Roger Mexico

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Roger Mexico last won the day on May 11

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About Roger Mexico

  1. The police don't make the law, they just enforce it. So as our legislators refuse to think about speed limits, they're doing what they can to keep the body count down. Of course the decision to make the Mountain one-way is also legislative in the end as well and I don't think anyone is blaming the police on this one. But the real question is whether it is working.or not. For the number of visitors to the TT and especially the number of bikers, are there more accidents or fewer since the one-way rule was introduced in 2007? Are there more deaths outside of the racing and are injuries more or less serious? This doesn't just apply to the Mountain section of course. Given that the theory is that bikers will 'let off steam' there and so behave better elsewhere, you would hope to have seen a reduction in both the number and the severity of accidents involving them elsewhere on the Island. It should be possible to assess this with ten years' worth of potential data, but there seems to be an unwillingness to put numbers on anything connected with the TT. One of the (many) shocking things about the DED evidence over Vision9 was they appeared to not even have an idea of how many people come over for it by year.
  2. Well they can't be that super if it takes them from 9:30 till 4:30 to get from Ramsey. Maybe they should have gone by push-bike.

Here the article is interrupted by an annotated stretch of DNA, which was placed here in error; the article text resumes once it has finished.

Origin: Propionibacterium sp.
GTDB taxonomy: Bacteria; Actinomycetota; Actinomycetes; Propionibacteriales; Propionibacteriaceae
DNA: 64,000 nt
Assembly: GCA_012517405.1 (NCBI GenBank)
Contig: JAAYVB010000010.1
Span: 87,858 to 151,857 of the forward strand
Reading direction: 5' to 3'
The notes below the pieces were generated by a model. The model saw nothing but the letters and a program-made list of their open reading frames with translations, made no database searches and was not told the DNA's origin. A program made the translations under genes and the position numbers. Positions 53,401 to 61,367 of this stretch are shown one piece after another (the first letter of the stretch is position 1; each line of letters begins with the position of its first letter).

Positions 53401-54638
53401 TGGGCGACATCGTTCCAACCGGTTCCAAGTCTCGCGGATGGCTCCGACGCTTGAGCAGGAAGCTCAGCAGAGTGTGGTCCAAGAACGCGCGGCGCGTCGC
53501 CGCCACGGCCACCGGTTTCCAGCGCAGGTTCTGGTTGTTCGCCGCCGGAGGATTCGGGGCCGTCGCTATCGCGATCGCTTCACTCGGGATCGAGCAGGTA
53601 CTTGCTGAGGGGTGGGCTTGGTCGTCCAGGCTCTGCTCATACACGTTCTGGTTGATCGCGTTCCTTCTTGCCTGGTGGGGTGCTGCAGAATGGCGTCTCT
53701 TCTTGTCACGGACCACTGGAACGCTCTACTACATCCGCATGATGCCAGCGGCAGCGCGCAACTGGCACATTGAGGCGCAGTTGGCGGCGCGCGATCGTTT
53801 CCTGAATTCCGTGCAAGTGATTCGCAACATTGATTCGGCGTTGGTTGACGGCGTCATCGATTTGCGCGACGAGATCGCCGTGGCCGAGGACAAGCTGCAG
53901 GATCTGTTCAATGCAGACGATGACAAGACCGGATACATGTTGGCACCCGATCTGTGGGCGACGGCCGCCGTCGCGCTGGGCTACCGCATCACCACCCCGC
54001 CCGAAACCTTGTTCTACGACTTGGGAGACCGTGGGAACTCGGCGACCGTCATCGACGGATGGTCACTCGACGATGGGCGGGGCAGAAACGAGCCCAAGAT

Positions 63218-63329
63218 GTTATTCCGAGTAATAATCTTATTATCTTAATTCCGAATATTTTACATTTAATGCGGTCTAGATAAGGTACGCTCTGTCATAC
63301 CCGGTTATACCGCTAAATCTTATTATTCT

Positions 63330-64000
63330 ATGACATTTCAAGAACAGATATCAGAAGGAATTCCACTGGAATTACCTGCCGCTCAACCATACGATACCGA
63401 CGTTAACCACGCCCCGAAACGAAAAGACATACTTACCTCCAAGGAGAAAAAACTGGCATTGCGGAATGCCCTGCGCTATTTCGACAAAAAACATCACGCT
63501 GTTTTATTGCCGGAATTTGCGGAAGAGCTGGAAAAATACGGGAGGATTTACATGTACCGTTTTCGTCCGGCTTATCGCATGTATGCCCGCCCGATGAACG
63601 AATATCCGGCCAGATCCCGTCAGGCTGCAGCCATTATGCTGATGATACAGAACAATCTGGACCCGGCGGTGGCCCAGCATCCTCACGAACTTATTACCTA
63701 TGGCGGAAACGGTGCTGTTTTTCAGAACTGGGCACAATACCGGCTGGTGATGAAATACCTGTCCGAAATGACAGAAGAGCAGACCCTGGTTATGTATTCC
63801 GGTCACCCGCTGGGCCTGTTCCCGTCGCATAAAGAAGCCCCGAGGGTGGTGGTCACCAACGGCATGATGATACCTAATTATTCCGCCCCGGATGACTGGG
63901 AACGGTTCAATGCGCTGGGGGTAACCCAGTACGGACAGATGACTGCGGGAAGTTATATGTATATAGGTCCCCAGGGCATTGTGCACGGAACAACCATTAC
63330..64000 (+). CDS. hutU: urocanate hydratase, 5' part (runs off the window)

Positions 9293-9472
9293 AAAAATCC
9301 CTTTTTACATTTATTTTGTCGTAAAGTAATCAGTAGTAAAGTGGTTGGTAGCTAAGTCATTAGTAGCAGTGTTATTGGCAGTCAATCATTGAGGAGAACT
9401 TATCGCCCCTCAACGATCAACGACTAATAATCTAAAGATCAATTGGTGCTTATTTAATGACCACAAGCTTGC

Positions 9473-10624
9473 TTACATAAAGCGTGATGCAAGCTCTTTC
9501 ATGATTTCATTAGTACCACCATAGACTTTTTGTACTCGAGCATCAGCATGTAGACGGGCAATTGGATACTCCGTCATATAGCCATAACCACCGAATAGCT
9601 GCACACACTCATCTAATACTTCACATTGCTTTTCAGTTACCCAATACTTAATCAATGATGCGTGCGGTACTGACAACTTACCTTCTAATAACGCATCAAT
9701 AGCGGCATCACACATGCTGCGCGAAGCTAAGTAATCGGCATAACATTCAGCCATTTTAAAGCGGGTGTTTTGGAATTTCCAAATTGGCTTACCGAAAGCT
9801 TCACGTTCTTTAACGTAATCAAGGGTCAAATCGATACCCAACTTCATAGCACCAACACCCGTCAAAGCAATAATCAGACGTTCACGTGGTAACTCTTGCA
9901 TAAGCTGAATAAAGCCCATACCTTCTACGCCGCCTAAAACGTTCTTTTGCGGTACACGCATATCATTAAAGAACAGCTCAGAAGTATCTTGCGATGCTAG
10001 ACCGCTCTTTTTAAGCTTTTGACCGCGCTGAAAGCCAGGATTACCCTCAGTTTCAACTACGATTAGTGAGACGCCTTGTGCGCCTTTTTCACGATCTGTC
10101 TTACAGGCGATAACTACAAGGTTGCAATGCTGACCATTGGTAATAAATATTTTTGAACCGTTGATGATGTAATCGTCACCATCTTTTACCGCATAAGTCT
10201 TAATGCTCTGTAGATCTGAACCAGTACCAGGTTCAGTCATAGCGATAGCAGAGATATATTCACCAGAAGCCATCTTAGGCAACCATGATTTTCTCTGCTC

3. No you're thinking of John Crawshaw Taylor who is 80 rather than Cedric John Taylor who is 81. Bet the confusion happens a lot though.
  4. There's more detail in the supporting documentation for the planning application. This seems to suggest the nurses will already be registered in China, but are being offered NVQs 3 and 4 to start with (as well as English which is more plausible). They are starting with only 35 and eight staff, but there doesn't say anything about accreditation or working with other institutions. It's all a bit odd.
  5. Obviously you forgot to wear tea towels.
  6. Technically yes but the rules are the same as the UK and they are effectively under the supervision of the UK. Obviously there has to be some local administration for those who want to come here to work or live, but everything is set down by the UK and the IOM Govt can't just decide to issue them under according to criteria that it decides or it would become a backdoor into the UK. Interestingly the processing of sponsorship licences has only just been moved to the control of the Passport, Immigration and Nationality Office (legally under the control of the LG) and away from the DED, which suggests the UK wants even tighter control.